Survival Of The Fittest: ACO-Style

There are three core principles that ACO must strongly pursue in order to survive.

They must be a provider-led organization with a strong base in primary care.

Providers should have a strong leadership position and be collectively accountable to the Triple Aim for their patient population.

Dr. Richard Parker, Chief Medical Officer for the Boston-based ACO explains that a primary care physician leader is needed to communicate with colleagues about care management and utilization of services. Primary care recognizes how to manage a patient’s health on a fixed budget.

Primary care physicians are faced with balancing the budget, as well as delivering quality care every patient visit. This has been part of our responsibility for the past several decades.

When a patient needs to see a specialist, the primary care provider can refer them to the appropriate specialist, who will then communicate back what diagnoses and care plans they determined for the patient. With this kind of communication and coordination, the patient will more than likely receive the most cost effective and quality care needed. This will also, bring more appropriate care, to patients, than they are presently experiencing.

Payments should be linked to quality improvements – called” fee for value”.

The problem is not that people have diseases, like diabetes, it’s the number of poorly controlled diseases that creates staggering costs. If we bring diseases under control, then other procedures and conditions, like amputations, kidney failure, blindness, etc. will decrease dramatically. The key is to treat diseases adequately to drive down costs.

I once heard the former Medical Director of IBM tell of an employee, at IBM, who cost them a million dollars in one year because of uncontrolled diabetes, requiring 17 specialists! The problem is that this situation is not unusual.

ACOs are paid for service and value. A significant revenue stream will be based on how much money they save Medicare. This new payment mechanism is called “Medicare Shared Savings Plan”. If Medicare pays less than expected for a patient population, they will share some of these significant savings with the ACOs who created the savings.

Additionally, ACOs can earn bonuses if spending on patients slows enough to exceed a target. This “slow-down” effect is a result of patients becoming healthier and receiving better care. Improved quality will inevitably lead to lower costs. This quality is the value Medicare is looking for from “fee for value,” not just service.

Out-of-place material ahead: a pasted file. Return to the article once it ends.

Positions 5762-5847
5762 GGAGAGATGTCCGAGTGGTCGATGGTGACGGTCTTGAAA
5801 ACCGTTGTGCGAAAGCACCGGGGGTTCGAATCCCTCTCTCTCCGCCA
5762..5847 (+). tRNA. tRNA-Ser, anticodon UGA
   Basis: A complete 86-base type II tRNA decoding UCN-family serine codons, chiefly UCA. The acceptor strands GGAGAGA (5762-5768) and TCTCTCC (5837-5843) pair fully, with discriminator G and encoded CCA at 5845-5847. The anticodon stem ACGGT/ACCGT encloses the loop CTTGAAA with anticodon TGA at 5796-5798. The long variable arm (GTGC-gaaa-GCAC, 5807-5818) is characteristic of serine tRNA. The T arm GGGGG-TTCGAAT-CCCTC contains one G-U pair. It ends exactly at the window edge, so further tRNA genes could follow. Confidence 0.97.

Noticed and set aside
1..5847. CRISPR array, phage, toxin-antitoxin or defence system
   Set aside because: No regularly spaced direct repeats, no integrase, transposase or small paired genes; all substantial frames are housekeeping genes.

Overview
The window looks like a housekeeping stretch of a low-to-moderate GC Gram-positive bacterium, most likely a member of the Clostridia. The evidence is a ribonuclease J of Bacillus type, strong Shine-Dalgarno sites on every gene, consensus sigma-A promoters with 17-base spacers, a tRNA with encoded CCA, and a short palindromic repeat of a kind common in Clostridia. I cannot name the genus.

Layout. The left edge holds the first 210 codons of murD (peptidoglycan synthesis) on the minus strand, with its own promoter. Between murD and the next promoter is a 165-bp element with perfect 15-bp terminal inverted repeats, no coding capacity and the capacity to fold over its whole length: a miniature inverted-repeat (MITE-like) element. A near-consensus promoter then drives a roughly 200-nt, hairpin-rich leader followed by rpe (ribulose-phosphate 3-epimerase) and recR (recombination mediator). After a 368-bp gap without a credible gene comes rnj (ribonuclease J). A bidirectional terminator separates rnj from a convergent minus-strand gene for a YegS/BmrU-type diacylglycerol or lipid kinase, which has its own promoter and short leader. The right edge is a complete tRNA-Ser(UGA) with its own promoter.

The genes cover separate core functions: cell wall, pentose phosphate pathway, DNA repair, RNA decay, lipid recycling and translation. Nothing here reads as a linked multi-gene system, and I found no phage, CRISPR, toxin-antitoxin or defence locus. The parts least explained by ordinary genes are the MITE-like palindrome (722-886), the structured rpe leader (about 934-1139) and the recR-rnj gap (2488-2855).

Bolster data collection to determine the quality being provided and stimulate better quality.

Through this data, it must be proven that patients are not being restricted from any care. The ACA has built this whole argument that we are going to save the culture of healthcare billions of dollars, not because we are going to restrict care, but because we are going to align finances with quality to motivate us to improve care.

This kind of data is critical for an ACO’s financial success. One patient’s disease level, cost of care, and quality of health care produced will determine how much money a system is paid for that particular patient for that year. A provider is no longer paid for each time a patient walks through their door.

I believe that data collection could easily cost hundred of billions of dollars. Payment for providers depends upon the measurement of disease for each individual, how frequently they came into the office, how many healthcare services were used, how much money was spent and saved, how well the patient is doing etc. This amount of data is staggering and it has to be communicated from an individual provider’s office, through a handful of people and eventually to the ones who are paying the bills.

Besides this data collecting determining my financial outcomes, it also had a personal impact. When my office was still on paper charts, no one could easily look at my patients and determine how well of a job I was doing. Once we moved to Electronic Medical Record System (EMR), anyone who was appropriate could access my patient’s data and see which of my diabetic patients were being poorly controlled. That had more impact on me than I expected.

Being able to take valuable data and compare one doctor’s efforts to another was enough to get me working harder. We are all hard wired to do well and try not to come in at the bottom of a group. So once my results were transparent, I automatically worked harder to do a better job. This kind of accountability works for all of us.